German Health Minister Karl Lauterbach said the impact of COVID-19 in the country had reached a "critical" level after the number of infections rose to a record high this week.
"We are in a situation that I would like to describe as critical,'' Lauterbach said at the weekly coronavirus press briefing in Berlin on Friday. "We have strongly rising case figures again. [...] I keep reading that the omicron variant is a milder variant but that's only true to a limited extent."
Despite planning to further relax COVID-19 rules, Germany logged a record high number of coronavirus infections in 24 hours on Thursday, and a figure almost as high, 252,836 cases, on Friday.
"The situation is objectively worse than the public mood," the health minister said.
He said that some people's belief in Germany, including politicians, that the pandemic was now over, was an "error of judgement."
"We can not be satisfied with a situation in which 250 people are dying every day and the prospect is that in a few weeks more people will die,'' he said.
Germany will lift most coronavirus restrictions on March 20 after a period of easing them. From then on, state governments will be allowed to require measures such as wearing masks, testing and other measures in virus "hot spots" at their own discretion.
Masks will remain mandatory on long-distance trains and flights.
Here are the latest major developments on coronavirus from around the world:
The government in Kenya announced on Friday that it would scrap wearing of masks in public to ease COVID-19 restrictions that had been in place for two years.
"The mandatory wearing of face masks in open public spaces is now lifted," Health Minister Mutahi Kagwe said in a statement on Friday.
It comes as rates of COVID infection in Kenya had dropped to one percent or less over the past month, the minister explained.
Double vaccinated people will also be allowed into sporting events and all in-person worship services can resume at full capacity so long as the attendees are fully jabbed, he said.
But he also added: "This, however, is not to say that we are already completely out of the woods."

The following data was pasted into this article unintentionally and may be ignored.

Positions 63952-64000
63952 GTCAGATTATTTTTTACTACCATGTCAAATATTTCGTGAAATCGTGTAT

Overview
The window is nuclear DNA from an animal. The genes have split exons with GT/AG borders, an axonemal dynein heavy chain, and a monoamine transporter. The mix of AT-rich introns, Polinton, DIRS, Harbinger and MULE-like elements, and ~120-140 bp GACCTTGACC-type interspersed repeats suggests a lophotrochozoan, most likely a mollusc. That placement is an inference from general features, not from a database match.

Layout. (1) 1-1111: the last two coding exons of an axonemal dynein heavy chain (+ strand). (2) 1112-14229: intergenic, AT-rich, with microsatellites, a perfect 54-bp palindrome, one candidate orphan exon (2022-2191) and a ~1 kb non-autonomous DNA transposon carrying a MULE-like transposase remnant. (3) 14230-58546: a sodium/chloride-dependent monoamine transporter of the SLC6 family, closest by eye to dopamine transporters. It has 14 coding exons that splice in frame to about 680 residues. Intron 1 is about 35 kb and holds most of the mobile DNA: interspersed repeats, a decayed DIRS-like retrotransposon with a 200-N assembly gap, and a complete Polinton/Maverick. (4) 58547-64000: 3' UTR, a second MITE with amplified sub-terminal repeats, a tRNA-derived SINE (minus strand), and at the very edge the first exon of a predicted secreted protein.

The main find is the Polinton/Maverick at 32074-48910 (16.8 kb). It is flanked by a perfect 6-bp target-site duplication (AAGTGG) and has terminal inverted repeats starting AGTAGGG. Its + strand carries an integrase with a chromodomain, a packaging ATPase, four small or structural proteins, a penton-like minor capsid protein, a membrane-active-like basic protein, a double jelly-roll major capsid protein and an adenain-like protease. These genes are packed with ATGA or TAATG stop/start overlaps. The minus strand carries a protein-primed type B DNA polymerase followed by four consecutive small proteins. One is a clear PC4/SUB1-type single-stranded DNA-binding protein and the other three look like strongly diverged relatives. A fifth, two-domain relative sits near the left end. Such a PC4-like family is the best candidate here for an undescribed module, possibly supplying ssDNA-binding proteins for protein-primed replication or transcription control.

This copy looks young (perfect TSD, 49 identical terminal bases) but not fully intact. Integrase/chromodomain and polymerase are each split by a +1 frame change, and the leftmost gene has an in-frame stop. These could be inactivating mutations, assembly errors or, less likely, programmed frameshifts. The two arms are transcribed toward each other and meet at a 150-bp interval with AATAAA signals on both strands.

Kagwe encouraged the continued use of masks indoors and social distancing in public places.
China ordered the lockdown the northeastern city of Changchun following a new spike in local COVID-19 cases attributed to the omicron variant.
Mainland China reported over 1,000 new COVID-19 infections, spread across dozens of cities, its highest daily count in about two years, according to the latest daily official count released on Friday.
Residents living in the city of 9 million must stay at home, with one family member allowed to leave the house to buy food and other essentials every two days.
All residents also have to undergo three rounds of mass testing, meanwhile non-essential businesses have been closed and transport links suspended.
In Hong Kong, leader Carrie Lam called for more vaccinations as rising infections raise alarm bells. Lam said on Friday that the city's COVID-19 vaccination program will focus on its elderly and children while authorities battle to curb climbing infections and death rates.
Health authorities reported 29,381 new infections and 196 deaths on Friday. Since early 2020, Hong Kong had recorded almost 650,000 COVID-19 infections and about 3,500 deaths, most of which are from the past two weeks.
A World Health Organization (WHO) official on Friday had urged the Philippines to remain vigilant against Covid-19, warning that another surge was "inevitable."
As cases continue to drop to less than 1,000 per day, authorities in the Philippines had been looking to ease restrictions. Since the start of the month, 40 areas in the country, including the capital, had remained under Level 1 of a five-tier alert system.
This meant businesses have been allowed to operate at full capacity but face masks and social distancing are still required.
Rajendra Prasav Yadav, WHO's acting country representative, said it was "too early to declare victory against the virus."
"When we start lowering our guards and masks, this is a disaster because we're seeing the vaccination pace slow down considerably in the past few days," he said in a television interview. "We have to be actively careful, stay alert and get ready for the next wave, which I think is inevitable."
The United States is extending the requirement of wearing masks on planes and public transport for one more month, federal officials said.
It announced the decision while also deliberating on steps that could lead to lifting the rule entirely.
The mandate to wear masks was scheduled to expire March 18, but now has been extended to April 18, Transportation Security Administration (TSA) said.
More to follow...
fh/msh (Reuters, AP, DPA, AFP)